"Genius Within: The Inner Life of Glenn Gould," "Life As We Know It" and "White Wedding"
★★★ out of four stars
Where: St. Anthony Main.
This well-made Canadian documentary covers the well-known bases, from Gould's New York recital debut in 1955, at age 22, to his renunciation just nine years later of all live performance. Gould's first record for Columbia, of Bach's Goldberg variations, was a bestseller. When he toured Russia in 1957, the lanky young man playing Bach on the low piano chair was viewed at first as "a Martian," then as a conquering hero.
Where "Genius" adds most to existing Gouldiana is in the latter part of his life, when he pursued his interest in recording -- of both music and radio documentaries -- and in his personal and romantic relationships. Most notably, we hear from Cornelia Foss, who moved to Toronto with her two children in 1968 to be with Gould while she was still married to musician/conductor Lukas Foss. It was "a very straightforward triangle" for a few years, Foss recalls, but it fell apart as Gould became eccentric to the point of mental illness.
Those who believe the private life of the artist is best left in the background may not appreciate all the candid interviews with former friends and lovers. Those seeking a fuller view of Gould's life and music-making will be spellbound.
★★ 1/2 out of four stars
Rated: PG-13 for crude humor, sexual content, drug use.
What would happen if your best friends unexpectedly died and named you and your sworn enemy the guardians of their surviving child? That's the tasteless, if effective, premise of this sweet-natured romantic comedy that finds control freak Holly (Katherine Heigl) thrown together with womanizer Messer (Josh Duhamel). Think "Three Men and a Baby" crossed with the last 15 minutes of "Beaches."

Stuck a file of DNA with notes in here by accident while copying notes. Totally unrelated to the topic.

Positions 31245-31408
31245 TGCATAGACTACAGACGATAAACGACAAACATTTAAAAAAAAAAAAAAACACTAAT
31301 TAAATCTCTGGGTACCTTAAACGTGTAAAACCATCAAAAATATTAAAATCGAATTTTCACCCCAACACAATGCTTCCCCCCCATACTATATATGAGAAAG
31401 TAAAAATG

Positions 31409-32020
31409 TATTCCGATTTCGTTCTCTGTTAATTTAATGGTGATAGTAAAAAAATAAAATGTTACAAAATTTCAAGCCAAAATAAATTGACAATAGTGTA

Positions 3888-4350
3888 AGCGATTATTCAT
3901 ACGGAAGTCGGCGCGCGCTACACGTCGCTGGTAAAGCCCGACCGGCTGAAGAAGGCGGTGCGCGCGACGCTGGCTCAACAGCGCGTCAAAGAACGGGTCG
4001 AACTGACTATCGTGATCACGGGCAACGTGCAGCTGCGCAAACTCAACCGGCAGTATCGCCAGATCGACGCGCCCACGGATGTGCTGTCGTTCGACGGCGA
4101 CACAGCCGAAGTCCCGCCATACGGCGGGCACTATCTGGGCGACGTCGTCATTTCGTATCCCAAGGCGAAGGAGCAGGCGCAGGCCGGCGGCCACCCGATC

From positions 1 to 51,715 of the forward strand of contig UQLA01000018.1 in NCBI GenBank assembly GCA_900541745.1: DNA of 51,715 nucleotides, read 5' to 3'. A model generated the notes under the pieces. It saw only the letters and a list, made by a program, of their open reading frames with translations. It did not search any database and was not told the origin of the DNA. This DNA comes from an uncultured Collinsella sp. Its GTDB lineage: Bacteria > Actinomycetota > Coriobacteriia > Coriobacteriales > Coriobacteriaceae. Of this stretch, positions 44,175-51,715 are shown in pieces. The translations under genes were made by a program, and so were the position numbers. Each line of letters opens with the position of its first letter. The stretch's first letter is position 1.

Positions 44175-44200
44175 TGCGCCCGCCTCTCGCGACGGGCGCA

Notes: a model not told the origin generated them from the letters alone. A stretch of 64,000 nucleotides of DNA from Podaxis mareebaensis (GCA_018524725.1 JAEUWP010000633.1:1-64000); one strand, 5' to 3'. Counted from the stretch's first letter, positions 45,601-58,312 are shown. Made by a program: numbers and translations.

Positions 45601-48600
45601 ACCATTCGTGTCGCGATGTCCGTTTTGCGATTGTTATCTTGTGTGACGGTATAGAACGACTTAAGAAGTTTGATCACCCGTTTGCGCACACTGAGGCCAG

Once you get past the shamelessness, "Life As We Know It" turns into a reasonably honest consideration of what it might mean to honor the dead by raising their living, breathing, pooping, screaming progeny. This means the screenplay relies a little too much on smelly diaper and misplaced baby jokes, and the proceedings stop cold every 10 minutes so a character can pontificate on the meaning of "family."
What's less expected is the sure-footed direction by Greg Berlanti (creator of TV's "Everwood"), who mostly keeps the sitcomish slapstick to a minimum, and focuses instead on the sincere performances by Heigl and Duhamel, who are both better than they've ever been. They generate a chemistry that is endearingly modest.
CHRISTOPHER KELLY, FORT WORTH STAR-TELEGRAMWHITE WEDDING
★★ out of four stars
Unrated but suitable for all audiences. In English and subtitled Zulu, Afrikaans and Xhosa.
A tepid, cliché-ridden marriage comedy from South Africa. Henpecked Elvis (Kenneth Nkosi) and his suave best man, Tumi (Rapulana Seiphemo), drive from Durban to Cape Town, as his fiancée Ayanda (Zandile Msutwana) juggles wedding logistics while dealing with her buttinsky mother, a finicky gay wedding planner and her predatory former boyfriend. Their cross-country trip is interrupted incessantly by hostile whites, a hitchhiking doctor with romantic difficulties of her own, a dowry goat that must be picked up and delivered, and mechanical difficulties.
The biggest breakdown is the story, which sputters and wheezes with contrived complications and weak gags. You don't want to throw rocks at a movie that endorses romantic fidelity and racial harmony, but good intentions do not fine entertainment make.